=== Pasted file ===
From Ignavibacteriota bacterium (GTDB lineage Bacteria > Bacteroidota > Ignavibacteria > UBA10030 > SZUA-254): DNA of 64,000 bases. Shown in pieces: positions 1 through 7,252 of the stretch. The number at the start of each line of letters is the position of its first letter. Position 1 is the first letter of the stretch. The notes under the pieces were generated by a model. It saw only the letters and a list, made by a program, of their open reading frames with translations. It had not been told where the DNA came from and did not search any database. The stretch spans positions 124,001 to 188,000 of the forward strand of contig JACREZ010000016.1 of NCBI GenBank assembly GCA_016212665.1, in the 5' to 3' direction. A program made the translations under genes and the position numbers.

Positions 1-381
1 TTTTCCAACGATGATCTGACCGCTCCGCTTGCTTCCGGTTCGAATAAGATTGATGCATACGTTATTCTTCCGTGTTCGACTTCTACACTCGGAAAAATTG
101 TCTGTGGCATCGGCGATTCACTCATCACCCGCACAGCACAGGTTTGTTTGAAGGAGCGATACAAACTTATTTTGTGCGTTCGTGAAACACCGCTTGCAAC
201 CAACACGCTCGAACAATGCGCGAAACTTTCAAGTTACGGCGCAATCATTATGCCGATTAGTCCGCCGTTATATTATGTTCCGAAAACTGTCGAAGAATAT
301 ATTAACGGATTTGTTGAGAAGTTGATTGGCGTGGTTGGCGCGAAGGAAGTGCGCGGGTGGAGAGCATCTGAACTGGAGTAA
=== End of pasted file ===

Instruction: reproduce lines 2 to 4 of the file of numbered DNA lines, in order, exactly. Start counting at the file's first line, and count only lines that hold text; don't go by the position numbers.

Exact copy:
Positions 1-381
1 TTTTCCAACGATGATCTGACCGCTCCGCTTGCTTCCGGTTCGAATAAGATTGATGCATACGTTATTCTTCCGTGTTCGACTTCTACACTCGGAAAAATTG
101 TCTGTGGCATCGGCGATTCACTCATCACCCGCACAGCACAGGTTTGTTTGAAGGAGCGATACAAACTTATTTTGTGCGTTCGTGAAACACCGCTTGCAAC